The state of things to come

There are several reasons to be cheerful in this week's edition of Computer Weekly.

There are several reasons to be cheerful in this week's edition of Computer Weekly.

Reasons to be cheerful, part one: the results of the latest Computer Weekly/SSL Quarterly Skills and Salary Survey reveal that the plummeting demand for IT skills in the UK seems to have bottomed out. At last, the recruitment climate for permanent staff is not getting worse - and for contractors it has begun to improve - which suggests that things should now start to get better.

Reasons to be cheerful, part two: the Computer Weekly/DP Connect "state of the IT nation" survey of IT professionals paints a picture of a resilient, motivated and dedicated IT workforce, proud of the contribution it makes to UK business and optimistic about the future.

Reasons to be cheerful, part three: this week, we celebrate the sterling work of marine lab IT manager, Sandra Chenery, who was picked from a host of entries to be the Computer Weekly/First Option IT Personality of the Year. Sandra was chosen for her hard work in keeping spirits up in a time of redundancies and for her ambassadorial work in promoting the field of science and technology as a potential career path to local schoolchildren.

Of course, it is not all good news. Our skills and salary survey reveals that the government is still under the impression that an IT skills shortage exists, and that issuing ever more work visas to overseas workers is the solution. (It will need to start heeding the results of surveys like these if it is to forge a sensible policy on IT work permits.)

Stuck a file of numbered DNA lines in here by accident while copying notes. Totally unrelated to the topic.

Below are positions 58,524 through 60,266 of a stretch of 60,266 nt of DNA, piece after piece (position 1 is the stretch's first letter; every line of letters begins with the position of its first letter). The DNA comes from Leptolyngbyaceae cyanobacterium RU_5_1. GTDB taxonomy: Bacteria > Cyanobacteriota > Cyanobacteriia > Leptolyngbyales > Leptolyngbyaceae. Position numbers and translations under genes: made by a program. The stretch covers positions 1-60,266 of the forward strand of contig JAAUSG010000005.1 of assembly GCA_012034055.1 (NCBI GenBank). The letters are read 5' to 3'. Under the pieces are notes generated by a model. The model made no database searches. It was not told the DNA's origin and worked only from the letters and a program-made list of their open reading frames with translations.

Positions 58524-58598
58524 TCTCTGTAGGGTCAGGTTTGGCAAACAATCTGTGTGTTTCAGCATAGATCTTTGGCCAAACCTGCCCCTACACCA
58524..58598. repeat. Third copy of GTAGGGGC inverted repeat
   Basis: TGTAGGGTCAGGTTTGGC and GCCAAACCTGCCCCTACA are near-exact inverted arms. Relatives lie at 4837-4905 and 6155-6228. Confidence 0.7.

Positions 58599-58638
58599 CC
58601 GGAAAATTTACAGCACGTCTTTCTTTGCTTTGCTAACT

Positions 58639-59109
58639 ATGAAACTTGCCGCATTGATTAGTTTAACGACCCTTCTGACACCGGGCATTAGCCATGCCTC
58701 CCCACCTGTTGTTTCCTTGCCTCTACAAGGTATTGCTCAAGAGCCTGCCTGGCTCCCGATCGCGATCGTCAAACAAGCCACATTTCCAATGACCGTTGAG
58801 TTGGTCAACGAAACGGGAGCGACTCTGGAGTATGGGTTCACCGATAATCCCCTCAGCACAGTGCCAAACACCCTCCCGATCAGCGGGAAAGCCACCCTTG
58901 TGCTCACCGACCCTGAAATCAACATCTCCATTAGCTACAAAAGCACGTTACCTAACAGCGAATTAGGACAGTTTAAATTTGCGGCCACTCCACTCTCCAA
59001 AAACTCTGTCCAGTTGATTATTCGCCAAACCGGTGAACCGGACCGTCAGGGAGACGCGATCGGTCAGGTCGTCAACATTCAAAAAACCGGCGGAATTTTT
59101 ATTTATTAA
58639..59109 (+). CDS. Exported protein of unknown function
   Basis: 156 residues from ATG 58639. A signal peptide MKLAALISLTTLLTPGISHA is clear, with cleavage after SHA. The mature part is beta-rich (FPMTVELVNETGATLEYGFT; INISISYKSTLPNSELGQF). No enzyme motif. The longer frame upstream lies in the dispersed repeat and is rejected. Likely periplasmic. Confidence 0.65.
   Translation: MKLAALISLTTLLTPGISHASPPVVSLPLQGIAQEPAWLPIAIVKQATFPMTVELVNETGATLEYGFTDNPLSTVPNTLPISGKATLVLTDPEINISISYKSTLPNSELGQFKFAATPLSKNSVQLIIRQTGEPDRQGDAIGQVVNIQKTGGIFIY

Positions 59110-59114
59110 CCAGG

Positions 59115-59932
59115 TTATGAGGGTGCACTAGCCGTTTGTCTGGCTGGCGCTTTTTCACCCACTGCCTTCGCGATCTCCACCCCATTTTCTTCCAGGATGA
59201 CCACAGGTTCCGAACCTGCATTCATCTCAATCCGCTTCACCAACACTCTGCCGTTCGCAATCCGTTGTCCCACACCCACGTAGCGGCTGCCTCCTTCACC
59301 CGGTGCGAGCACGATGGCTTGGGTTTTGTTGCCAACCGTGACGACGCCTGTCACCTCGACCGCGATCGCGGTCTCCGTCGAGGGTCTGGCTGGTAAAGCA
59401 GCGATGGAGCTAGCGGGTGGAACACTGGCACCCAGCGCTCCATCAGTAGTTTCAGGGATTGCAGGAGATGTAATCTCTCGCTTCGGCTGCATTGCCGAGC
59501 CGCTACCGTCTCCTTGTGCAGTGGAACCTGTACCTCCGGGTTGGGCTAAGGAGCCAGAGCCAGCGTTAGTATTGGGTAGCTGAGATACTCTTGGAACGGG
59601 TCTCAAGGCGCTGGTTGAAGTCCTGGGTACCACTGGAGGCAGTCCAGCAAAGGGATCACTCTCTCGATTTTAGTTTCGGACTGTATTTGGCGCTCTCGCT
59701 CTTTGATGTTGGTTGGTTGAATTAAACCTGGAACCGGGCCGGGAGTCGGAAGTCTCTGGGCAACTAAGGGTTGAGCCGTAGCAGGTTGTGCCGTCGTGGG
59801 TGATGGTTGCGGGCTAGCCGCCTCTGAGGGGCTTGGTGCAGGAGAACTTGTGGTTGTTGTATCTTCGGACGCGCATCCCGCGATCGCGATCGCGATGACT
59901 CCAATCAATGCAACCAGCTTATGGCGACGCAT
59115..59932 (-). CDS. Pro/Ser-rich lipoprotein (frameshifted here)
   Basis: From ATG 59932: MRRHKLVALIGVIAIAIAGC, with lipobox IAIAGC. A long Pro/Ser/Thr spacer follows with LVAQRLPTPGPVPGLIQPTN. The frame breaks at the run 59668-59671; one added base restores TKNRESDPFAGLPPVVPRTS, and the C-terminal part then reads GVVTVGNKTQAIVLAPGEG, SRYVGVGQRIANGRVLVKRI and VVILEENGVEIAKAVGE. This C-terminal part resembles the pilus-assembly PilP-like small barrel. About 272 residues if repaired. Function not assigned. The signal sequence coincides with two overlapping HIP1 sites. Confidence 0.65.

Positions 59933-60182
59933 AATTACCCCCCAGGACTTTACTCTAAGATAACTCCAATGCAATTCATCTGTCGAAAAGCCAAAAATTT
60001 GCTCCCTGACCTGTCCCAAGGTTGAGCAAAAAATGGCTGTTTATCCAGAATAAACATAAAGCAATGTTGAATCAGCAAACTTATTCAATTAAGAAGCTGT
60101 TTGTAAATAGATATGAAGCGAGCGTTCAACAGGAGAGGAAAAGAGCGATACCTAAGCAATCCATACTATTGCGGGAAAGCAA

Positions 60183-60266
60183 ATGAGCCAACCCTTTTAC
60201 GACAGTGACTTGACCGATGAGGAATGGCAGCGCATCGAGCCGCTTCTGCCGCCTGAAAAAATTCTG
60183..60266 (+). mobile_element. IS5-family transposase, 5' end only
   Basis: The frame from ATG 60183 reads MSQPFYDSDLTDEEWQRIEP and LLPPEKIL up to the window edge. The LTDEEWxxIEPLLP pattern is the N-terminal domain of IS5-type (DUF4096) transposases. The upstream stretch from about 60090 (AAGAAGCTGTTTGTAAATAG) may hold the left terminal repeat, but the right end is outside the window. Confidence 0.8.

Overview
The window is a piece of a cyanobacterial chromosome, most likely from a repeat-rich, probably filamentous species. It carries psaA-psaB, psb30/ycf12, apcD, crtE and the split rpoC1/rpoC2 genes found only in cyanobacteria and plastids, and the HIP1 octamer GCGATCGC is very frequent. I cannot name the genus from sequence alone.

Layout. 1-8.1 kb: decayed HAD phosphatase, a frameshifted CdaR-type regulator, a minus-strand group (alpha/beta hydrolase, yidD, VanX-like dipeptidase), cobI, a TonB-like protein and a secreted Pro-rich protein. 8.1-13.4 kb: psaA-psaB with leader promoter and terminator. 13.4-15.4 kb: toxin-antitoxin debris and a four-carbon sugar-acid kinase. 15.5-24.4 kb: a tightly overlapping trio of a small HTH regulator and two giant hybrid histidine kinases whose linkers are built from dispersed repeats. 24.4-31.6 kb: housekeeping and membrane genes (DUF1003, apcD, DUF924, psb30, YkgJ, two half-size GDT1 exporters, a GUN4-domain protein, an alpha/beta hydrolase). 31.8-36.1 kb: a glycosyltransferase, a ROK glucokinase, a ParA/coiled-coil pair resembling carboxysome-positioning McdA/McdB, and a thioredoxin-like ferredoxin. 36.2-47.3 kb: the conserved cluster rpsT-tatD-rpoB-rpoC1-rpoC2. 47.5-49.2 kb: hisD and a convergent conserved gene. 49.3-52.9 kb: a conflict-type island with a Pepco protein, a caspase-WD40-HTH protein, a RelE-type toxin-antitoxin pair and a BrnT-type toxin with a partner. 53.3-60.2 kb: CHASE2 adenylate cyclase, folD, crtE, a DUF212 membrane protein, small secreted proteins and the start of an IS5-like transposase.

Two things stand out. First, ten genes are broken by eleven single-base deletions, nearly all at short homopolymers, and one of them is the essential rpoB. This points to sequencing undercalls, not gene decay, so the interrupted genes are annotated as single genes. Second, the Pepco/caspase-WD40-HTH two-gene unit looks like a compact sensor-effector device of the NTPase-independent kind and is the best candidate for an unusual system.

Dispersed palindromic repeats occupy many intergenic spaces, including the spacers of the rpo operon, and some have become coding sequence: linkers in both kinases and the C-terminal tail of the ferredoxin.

There is sobering news, too, in our state of the IT nation survey. Three-quarters of respondents report that the undeserved, geeky image of IT persists and that colleagues in other departments still fail to grasp exactly what it is the IT department does. And one in two concede that morale in the IT department has been dented by the loss of colleagues through redundancy. These are difficult times for the IT function. The larger economic downturn has sparked brutal budgetary cuts that have forced departments to shelve projects and lay off valued employees and contractors.

But IT chiefs returning to the office this week from their annual summer breaks can at least rest comfortably in the knowledge that they have the support of an inspiring and committed workforce that is determined to demonstrate its value to UK companies. And those unfortunate IT professionals currently seeking employment can take heart from the fact that an upturn in the recruitment market at last seems to be on the cards.

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